Lameness affects cow feeding but not rumination behaviour as characterised from sensor data

Vivi M Thorup, Birte L. Nielsen, Pierre-Emmanuel Robert , Sylvie Giger-Reverdin, Jakub Konka, Walter Michie, Nicholas C. Friggens

Research output: Contribution to journalArticle

14 Citations (Scopus)

Abstract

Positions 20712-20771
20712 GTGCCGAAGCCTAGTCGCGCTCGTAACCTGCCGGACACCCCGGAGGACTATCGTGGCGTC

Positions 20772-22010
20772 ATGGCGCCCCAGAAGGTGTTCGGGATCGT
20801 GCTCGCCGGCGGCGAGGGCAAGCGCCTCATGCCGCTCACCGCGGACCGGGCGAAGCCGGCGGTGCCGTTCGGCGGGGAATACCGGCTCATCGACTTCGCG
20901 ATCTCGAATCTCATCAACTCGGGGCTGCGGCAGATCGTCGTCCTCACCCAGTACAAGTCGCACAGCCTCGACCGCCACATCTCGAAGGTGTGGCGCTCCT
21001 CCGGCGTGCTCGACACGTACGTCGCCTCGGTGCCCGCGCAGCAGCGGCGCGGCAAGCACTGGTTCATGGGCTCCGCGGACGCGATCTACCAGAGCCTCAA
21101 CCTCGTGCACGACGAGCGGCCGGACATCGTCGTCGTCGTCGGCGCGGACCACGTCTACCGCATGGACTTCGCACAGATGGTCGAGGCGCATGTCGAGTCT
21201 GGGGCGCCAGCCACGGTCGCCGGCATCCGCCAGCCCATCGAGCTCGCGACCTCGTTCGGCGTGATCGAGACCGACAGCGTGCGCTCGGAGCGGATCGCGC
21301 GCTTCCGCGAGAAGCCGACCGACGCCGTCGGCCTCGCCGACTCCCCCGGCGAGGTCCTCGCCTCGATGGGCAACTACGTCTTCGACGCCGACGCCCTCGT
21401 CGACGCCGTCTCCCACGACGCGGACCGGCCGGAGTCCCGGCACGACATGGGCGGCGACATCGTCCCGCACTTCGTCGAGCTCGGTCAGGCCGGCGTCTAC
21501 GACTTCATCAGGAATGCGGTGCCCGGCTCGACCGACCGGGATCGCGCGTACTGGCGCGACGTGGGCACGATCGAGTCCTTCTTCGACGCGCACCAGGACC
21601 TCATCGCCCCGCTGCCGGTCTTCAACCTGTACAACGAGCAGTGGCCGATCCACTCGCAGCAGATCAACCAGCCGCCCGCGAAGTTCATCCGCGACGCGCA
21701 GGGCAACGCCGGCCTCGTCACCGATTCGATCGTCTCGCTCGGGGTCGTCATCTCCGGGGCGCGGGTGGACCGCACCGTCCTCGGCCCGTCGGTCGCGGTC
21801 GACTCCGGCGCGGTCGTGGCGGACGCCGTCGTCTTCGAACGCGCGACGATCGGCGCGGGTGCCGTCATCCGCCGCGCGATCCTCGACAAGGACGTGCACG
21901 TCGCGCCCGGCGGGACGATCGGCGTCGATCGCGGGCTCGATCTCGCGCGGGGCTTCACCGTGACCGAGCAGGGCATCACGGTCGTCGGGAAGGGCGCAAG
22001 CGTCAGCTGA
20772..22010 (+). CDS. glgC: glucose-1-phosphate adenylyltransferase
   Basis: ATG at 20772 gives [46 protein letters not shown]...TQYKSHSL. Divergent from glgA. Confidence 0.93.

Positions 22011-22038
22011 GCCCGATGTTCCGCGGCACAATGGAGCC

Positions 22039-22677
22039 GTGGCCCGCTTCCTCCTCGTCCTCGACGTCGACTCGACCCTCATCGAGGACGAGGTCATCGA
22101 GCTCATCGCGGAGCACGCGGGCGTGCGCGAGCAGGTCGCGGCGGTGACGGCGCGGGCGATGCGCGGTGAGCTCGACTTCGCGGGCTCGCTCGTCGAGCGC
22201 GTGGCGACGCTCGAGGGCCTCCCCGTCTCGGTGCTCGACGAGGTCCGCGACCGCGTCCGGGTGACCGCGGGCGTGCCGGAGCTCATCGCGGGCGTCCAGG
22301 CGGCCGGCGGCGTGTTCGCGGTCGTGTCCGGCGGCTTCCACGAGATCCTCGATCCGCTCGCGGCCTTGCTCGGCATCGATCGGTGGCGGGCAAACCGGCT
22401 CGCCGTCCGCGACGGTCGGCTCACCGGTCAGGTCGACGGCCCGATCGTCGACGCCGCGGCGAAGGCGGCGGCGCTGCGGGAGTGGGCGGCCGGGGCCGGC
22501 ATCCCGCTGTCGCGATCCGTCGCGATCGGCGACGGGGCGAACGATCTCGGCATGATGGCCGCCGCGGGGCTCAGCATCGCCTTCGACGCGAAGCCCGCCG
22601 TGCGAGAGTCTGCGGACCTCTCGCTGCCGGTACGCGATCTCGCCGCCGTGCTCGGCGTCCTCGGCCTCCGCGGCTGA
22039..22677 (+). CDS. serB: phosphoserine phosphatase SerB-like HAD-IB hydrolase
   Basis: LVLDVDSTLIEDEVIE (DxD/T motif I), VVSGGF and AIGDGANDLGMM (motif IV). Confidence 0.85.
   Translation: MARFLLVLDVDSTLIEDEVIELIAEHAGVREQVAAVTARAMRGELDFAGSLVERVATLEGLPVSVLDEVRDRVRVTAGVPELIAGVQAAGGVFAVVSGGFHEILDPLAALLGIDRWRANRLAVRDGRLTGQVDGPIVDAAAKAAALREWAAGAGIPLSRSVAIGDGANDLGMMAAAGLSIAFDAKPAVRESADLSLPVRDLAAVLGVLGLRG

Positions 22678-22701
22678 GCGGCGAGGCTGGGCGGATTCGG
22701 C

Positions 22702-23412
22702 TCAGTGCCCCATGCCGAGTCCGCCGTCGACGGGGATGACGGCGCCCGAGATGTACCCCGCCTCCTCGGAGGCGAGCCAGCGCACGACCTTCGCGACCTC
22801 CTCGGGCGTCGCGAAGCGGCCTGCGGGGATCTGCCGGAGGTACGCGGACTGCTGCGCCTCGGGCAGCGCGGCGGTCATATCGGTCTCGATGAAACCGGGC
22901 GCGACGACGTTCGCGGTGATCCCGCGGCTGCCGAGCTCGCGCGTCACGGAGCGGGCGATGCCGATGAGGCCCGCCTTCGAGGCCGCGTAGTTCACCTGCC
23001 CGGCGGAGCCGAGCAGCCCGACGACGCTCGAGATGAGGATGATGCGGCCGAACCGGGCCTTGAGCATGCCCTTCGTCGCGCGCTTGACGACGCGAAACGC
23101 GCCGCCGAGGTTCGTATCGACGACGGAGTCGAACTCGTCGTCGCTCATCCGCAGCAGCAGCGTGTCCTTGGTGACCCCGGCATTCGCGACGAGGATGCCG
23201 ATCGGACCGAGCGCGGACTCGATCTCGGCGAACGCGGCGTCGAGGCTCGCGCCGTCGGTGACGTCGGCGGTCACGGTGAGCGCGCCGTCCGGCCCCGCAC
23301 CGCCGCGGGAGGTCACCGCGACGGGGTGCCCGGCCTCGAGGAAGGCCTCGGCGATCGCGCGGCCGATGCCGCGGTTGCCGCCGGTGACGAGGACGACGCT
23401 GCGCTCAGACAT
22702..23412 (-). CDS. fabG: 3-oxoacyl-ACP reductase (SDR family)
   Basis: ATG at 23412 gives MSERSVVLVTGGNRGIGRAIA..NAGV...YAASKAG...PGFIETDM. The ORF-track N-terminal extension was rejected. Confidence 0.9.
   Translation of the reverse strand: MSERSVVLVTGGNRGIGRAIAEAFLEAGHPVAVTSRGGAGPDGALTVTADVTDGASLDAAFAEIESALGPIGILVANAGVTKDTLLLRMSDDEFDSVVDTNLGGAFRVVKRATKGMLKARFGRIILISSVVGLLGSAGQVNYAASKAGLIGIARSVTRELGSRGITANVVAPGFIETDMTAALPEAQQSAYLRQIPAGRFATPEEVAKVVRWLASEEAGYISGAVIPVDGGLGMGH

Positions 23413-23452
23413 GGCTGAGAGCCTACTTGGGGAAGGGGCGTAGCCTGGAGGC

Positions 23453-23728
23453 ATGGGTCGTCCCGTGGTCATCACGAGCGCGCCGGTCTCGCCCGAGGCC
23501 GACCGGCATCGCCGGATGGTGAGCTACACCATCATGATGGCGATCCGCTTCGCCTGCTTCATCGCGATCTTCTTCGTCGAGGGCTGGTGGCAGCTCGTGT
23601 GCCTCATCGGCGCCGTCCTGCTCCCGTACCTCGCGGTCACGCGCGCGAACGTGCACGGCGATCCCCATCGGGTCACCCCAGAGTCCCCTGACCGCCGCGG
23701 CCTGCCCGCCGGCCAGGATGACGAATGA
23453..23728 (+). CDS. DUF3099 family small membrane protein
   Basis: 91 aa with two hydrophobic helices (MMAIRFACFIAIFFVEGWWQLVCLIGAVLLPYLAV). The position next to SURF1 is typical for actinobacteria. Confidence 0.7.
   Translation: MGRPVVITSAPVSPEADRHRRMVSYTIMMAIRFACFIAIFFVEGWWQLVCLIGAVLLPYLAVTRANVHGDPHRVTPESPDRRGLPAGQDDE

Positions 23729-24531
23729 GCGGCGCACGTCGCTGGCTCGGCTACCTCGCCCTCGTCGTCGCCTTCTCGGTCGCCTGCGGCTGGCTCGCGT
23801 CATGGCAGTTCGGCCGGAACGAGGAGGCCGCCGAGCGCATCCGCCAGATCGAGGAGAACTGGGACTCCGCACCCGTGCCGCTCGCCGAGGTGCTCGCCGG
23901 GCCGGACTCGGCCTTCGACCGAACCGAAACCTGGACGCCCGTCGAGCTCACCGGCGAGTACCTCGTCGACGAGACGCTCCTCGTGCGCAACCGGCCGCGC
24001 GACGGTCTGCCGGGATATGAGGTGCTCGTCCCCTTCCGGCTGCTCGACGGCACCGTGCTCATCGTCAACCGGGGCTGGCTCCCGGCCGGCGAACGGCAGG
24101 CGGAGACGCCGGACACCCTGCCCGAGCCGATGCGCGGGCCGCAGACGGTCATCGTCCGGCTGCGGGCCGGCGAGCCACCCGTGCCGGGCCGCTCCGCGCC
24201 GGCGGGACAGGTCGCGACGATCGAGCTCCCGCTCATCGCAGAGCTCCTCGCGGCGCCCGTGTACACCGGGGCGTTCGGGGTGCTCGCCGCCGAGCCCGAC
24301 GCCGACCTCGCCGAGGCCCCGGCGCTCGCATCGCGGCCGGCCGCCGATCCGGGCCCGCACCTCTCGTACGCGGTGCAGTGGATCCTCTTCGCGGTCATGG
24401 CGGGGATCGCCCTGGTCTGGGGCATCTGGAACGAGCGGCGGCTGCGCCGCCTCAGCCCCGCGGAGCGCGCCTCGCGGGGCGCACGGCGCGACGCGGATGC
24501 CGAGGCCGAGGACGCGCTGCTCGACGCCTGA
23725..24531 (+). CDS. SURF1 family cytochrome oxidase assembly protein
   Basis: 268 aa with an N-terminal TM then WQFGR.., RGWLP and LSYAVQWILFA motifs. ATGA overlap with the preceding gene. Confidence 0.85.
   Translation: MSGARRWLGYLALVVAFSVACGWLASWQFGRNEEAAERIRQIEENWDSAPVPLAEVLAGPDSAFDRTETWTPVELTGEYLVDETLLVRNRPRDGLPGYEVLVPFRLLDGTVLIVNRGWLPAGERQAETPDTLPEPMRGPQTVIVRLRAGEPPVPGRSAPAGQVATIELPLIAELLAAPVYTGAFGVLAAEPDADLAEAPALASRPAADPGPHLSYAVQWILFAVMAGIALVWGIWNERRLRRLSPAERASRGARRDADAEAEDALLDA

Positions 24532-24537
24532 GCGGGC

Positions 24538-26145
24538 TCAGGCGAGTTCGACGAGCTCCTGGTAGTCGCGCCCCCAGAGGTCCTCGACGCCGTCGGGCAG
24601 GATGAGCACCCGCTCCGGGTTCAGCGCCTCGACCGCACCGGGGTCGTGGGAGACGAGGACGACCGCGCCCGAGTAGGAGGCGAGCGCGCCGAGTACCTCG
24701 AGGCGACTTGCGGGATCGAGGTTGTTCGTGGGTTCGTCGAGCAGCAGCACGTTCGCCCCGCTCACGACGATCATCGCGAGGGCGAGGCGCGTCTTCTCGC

Using automatic sensor data, this is the first study to characterize individual cow feeding and rumination behavior simultaneously as affected by lameness. A group of mixedparity, lactating Holstein cows were loose-housed with free access to 24 cubicles and 12 automatic feed stations. Cows were milked three times/day. Fresh feed was delivered once daily. During 24 days with effectively 22 days of data, 13,908 feed station visits and 7,697 rumination events obtained from neck-mounted accelerometers on 16 cows were analyzed. During the same period, cows were locomotion scored on four occasions and categorized as lame (n = 9) or not lame (n = 7) throughout the study. Rumination time, number of rumination events, feeding time, feeding frequency, feeding rate, feed intake, and milk yield were calculated per day, and coefficients of variation were used to estimate variation between and within cows. Based on daily sums, using each characteristic as response, the effects of lameness and stage of lactation were tested in a mixed model. With rumination time as response, each of the four feeding characteristics, milk yield, and lameness were tested in a second mixed model. On a visit basis, effects of feeding duration, lameness, and milk yield on feed intake were tested in a third mixed model. Overall, intra-individual variation was <15% and inter-individual variation was up to 50%. Lameness introduced more inter-individual variation in feeding characteristics (26–50%) compared to non-lame cows (17–29%). Lameness decreased daily feeding time and daily feeding frequency, but increased daily feeding rate. Interestingly, lameness did not affect daily rumination behaviors, fresh matter intake, or milk yield. On a visit basis, a high feeding rate was associated with a higher feed intake, a relationship that was exacerbated in the lame cows. In conclusion, cows can be characterized in particular by their feeding behavior, and lame cows differ from their non-lame pen-mates in terms of fewer feed station visits, faster eating, less time spent feeding, and more variable feeding behavior. Further, daily rumination time was slightly negatively associated with feeding rate, a relationship which calls for more research to quantify rumination efficiency relative to feeding rate.